At 1 a.m., 180 summer campers are rousted from bed for a “Night Operation.”
Deep in the mangrove forests of Can Gio District, 50 kilometers south of Ho Chi Minh City’s downtown, the campers do their best to complete a scavenger hunt. But this hunt has a twist: all the clues are in English.
Foreign language training is a focus at Sky 2009, a weekend summer retreat for 16-25 year-olds held by the Ho Chi Minh City Youth Union’s International Youth Club.
The scavenger hunt is also special in that the campers must use English the whole time they play. If a player breaks the rule, their team has to start again from the beginning.
“The game asks them to problem solve while also focusing on their [English] vocabularies,” says club member and camp counselor The Hien. He said it was the best way to familiarize students with using the language.
Most students in Vietnam now study English for at least a decade, but rarely have the chance to practice the skills in real life situations.
Hien keeps an eye on the competition while camper Nhu Le struggles to solve one of the hunt’s clues. When she figures it out, she suddenly shouts Tim ra roi! (“I got it!”) in Vietnamese. Her group then has to restart back at the beginning.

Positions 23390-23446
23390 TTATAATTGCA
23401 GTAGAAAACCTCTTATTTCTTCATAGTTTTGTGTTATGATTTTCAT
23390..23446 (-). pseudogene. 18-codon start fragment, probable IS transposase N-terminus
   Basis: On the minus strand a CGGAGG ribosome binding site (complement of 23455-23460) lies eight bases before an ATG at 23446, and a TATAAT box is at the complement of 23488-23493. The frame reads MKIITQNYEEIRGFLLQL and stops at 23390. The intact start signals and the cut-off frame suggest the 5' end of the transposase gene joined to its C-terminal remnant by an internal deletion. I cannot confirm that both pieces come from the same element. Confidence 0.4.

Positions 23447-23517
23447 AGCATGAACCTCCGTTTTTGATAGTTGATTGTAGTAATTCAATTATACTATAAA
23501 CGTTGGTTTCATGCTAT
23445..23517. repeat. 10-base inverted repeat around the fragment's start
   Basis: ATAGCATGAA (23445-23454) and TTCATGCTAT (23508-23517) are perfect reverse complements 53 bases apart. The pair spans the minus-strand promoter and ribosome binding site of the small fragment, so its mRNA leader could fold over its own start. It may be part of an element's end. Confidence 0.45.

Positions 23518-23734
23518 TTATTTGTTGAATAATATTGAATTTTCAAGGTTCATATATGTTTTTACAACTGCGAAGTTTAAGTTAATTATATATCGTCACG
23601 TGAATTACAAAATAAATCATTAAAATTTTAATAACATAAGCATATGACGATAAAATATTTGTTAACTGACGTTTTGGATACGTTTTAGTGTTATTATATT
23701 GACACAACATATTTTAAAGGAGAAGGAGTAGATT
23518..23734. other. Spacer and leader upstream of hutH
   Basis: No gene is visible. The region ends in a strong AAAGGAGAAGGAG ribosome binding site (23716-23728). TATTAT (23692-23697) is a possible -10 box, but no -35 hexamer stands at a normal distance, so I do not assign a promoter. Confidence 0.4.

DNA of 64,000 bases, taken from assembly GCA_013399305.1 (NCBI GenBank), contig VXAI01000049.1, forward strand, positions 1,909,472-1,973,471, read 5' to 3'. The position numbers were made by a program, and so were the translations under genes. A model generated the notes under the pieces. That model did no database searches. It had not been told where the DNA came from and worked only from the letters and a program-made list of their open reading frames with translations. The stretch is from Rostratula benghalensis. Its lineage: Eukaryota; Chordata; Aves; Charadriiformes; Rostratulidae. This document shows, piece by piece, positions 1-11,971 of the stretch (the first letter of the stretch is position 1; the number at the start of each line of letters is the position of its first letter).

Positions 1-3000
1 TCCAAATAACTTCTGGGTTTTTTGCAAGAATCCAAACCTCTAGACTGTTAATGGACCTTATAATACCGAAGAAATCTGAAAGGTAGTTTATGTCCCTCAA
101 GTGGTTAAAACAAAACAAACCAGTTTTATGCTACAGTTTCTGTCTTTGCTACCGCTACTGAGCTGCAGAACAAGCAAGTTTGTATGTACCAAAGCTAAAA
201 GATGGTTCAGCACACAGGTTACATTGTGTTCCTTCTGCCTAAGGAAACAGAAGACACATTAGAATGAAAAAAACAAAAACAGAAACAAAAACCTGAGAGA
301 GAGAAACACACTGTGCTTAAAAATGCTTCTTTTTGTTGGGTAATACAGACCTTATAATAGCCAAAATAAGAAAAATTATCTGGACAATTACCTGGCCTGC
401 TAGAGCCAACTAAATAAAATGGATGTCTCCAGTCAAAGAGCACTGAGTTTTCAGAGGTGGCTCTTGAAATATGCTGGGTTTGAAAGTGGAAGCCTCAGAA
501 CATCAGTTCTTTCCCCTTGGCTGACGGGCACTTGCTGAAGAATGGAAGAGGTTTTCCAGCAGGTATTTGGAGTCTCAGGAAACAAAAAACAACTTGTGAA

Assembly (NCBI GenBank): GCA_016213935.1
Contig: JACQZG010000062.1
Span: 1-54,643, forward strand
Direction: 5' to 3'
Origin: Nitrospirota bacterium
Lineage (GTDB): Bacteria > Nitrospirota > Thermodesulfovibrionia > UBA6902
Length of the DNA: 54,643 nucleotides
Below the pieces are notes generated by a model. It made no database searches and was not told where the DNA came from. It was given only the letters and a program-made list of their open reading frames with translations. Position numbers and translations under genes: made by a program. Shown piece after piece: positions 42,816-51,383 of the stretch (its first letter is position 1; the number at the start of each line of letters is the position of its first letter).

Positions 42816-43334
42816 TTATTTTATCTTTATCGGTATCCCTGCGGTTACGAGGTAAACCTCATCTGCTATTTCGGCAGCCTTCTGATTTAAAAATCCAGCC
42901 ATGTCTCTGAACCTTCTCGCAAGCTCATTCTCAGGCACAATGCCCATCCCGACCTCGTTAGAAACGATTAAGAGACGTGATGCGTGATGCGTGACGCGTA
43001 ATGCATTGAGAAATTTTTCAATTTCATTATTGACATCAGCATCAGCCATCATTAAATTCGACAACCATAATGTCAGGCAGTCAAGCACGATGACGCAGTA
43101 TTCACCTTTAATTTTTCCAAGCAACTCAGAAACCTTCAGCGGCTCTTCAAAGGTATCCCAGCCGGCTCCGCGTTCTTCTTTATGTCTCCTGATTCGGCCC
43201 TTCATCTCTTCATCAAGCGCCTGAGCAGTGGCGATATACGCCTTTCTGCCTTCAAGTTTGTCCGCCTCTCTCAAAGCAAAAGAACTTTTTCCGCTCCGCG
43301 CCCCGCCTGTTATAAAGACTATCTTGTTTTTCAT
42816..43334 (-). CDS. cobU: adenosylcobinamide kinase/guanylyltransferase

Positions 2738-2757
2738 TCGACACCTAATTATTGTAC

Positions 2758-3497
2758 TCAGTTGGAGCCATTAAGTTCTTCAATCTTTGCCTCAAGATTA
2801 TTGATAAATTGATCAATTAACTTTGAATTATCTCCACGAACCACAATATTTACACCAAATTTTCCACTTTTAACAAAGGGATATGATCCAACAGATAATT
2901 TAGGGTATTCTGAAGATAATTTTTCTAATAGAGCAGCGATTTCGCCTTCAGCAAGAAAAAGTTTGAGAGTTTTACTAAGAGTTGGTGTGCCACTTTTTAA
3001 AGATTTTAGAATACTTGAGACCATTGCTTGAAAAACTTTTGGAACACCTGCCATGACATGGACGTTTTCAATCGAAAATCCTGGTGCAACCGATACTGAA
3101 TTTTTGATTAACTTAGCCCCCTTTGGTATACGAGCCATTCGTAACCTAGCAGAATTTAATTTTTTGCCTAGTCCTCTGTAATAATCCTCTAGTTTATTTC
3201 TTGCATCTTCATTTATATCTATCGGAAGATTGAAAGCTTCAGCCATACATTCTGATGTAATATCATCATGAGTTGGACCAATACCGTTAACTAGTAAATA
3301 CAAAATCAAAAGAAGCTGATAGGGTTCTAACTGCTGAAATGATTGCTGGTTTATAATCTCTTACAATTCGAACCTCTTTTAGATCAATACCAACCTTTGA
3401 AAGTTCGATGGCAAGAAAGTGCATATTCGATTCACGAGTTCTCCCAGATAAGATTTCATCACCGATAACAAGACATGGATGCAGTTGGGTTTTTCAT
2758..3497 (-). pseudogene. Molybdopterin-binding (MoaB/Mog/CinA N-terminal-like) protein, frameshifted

|A camper at Sky 2009 grills a fish he caught while mud fishing in a Can Gio District mangrove forest.|
A moment later another girl accidently steps on a mangrove fruit and shouts Ma oi! (“Oh, mom!”), forgetting to use English. Her group is also sent back to the starting point.
Student Thuy An from Vietnam National University in HCMC said using English was sometimes difficult and even “less exciting” than playing the games normally, but she also said it was good practice.
“This is a chance for us to practice our English so that foreigners can understand us,” she said. “I used to think it was enough to study English well, but now I realize life skills are more important. It’s good to speak English, but it’s how we speak that matters.”
Modern life lament
Camper Quoc Dung, 16, says English is just one of the skills kids learn at camp. He says campers learn important adaptation and improvisation skills in exercises such as the river crossing, in which they have to cross a river without getting their belongings wet. He says the most challenging part of the exercise is pulling those who can’t swim across the water with a rope.
“Modern life has made us miss out on too many skills,” Dung said.
The Sky 2009 is the fifth English-based summer camp held by the International Youth Club since 2007.
On Thursday, the club took 41 youths off to Singapore for another five-day retreat for sightseeing and exchanges with local students. The trip was organized in coordination with the Ship for Southeast Asian Youth Program (SSEAYP) Singapore.